The European Directive 2009/28/EC – Article 2 (e) – defines the biomass as the biodegradable fraction of products, waste and residues from biological origin from agriculture (including vegetal and animal substances), forestry and related industries including fisheries and aquaculture, as well as the biodegradable fraction of industrial and municipal waste.

As far as lignocellulosic biomasses are concerned (wood, woodchips, prunings, scraps, shells, husks…), they can be regarded as one of the smartest and most sophisticated tools for sun energy storage: through photosynthesis, sun radiation is captured and stored by plants, which convert it into chemical energy by synthesizing carbon dioxide and water into carbohydrate molecules, releasing oxygen in the atmosphere.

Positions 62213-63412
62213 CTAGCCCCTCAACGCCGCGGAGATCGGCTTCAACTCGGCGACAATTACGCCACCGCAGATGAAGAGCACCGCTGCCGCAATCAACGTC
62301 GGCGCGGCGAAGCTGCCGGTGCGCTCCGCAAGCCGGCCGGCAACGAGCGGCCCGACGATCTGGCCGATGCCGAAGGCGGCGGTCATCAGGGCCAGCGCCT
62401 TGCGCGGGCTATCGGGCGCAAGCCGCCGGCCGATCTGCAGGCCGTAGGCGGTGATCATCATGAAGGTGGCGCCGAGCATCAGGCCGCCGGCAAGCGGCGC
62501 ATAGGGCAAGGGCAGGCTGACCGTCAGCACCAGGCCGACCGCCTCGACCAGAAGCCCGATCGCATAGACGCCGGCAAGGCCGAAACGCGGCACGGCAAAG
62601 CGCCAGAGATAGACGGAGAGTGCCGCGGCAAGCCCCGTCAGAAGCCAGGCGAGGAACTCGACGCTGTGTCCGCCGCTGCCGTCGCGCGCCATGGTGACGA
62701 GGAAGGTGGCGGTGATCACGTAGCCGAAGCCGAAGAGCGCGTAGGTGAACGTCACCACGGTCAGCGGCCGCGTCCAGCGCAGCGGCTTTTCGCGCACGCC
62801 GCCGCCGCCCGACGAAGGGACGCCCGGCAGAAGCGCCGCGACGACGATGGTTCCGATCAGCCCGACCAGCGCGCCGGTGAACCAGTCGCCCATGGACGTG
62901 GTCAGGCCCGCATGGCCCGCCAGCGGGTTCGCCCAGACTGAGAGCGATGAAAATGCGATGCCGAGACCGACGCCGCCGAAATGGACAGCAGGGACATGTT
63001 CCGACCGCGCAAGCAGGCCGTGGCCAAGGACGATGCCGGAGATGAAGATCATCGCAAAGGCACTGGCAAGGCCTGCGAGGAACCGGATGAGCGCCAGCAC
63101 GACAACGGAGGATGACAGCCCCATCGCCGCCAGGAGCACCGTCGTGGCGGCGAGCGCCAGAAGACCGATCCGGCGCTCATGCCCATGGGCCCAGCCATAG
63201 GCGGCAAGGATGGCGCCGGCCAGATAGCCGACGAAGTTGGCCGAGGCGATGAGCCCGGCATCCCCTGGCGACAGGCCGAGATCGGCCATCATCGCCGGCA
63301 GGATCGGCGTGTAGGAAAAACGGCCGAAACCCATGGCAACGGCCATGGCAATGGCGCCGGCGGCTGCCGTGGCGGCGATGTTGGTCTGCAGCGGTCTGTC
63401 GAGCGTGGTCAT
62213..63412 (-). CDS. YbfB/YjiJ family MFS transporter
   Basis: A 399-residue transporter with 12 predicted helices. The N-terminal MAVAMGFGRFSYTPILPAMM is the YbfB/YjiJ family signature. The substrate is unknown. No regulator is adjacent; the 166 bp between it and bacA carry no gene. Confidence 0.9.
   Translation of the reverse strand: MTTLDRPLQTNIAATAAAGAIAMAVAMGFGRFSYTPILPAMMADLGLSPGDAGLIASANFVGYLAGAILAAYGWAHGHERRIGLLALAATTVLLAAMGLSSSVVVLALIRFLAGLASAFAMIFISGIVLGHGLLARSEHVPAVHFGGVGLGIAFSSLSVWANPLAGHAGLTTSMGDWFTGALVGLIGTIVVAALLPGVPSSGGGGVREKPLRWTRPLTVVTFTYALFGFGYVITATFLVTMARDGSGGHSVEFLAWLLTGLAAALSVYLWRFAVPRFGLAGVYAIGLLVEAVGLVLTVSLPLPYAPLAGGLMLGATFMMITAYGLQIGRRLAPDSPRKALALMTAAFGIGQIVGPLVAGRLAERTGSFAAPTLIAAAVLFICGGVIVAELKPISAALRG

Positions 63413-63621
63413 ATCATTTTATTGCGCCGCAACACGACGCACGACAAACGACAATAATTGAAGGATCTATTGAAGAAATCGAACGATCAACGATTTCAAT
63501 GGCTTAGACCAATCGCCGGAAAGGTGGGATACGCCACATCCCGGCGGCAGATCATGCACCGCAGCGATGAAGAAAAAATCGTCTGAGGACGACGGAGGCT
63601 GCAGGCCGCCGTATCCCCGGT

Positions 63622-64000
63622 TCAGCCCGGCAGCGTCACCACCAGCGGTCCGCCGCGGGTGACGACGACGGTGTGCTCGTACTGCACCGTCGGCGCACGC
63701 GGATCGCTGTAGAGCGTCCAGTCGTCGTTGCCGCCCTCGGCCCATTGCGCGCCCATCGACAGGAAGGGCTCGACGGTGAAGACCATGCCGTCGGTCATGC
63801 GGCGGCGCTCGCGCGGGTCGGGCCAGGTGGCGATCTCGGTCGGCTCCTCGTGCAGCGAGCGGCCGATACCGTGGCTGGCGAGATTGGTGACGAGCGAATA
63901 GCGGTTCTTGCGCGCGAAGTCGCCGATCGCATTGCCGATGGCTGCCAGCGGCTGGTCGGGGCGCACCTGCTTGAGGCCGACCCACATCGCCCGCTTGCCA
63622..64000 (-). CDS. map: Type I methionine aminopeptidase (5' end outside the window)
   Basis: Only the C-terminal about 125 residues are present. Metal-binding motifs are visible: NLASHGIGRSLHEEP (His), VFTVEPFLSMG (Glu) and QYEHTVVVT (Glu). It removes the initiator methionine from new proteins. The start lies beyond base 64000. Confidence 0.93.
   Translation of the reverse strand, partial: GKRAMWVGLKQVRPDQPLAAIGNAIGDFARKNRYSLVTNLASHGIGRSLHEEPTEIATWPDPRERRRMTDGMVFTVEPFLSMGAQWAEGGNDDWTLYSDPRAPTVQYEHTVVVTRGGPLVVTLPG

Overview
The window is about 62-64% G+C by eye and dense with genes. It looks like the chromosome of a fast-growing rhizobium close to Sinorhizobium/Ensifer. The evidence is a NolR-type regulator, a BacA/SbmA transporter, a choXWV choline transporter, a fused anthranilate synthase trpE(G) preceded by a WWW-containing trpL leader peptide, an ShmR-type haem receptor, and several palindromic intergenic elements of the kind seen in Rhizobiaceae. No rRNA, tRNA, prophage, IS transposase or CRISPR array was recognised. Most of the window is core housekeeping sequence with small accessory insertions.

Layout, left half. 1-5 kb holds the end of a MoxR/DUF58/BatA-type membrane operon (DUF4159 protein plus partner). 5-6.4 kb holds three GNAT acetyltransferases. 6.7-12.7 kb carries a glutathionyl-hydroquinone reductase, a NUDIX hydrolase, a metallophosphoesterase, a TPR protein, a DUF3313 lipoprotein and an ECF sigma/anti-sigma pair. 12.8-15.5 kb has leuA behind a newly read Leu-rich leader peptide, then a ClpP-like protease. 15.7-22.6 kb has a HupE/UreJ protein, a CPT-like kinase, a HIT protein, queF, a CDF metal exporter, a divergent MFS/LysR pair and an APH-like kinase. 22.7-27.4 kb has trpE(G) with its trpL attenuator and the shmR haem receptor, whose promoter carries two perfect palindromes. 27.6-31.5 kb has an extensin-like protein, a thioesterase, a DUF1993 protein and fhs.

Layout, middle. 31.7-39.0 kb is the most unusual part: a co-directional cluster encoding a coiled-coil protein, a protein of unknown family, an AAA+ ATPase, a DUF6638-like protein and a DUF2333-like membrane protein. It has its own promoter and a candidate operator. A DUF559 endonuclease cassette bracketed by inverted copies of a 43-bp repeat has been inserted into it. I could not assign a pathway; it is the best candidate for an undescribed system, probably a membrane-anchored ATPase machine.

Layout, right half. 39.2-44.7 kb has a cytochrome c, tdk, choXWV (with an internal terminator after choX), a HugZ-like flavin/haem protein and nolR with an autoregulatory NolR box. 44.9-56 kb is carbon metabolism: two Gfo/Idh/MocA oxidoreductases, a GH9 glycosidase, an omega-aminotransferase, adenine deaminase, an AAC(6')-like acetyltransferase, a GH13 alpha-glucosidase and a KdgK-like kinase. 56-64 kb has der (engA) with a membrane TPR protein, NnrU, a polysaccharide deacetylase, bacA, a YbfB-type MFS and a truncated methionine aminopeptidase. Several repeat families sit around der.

Biomasses are wide available in the environment, and tapping their potential is not only desirable and environmentally profitable, but also necessary: forests have to be maintained to ensure their health and prevent them from danger such as fires and diseases. When a fire happens due to lack of maintenance activities, we are not only losing a valuable resource, but also harming the environment.

According to AEBIOM – European Biomass Association – (www.aebiom.org) reports, the advantages of biomass can be summarized as follows:

  • widely available in Europe and abroad
  • a secure energy supply
  • cheaper than fossil fuels
  • storable
  • on-demand product
  • stable source of employment, especially in rural areas
  • closed carbon cycle, unlike fossil fuels
  • benefits forest management, resulting in carbon credit
  • incentives a balanced growth of agriculture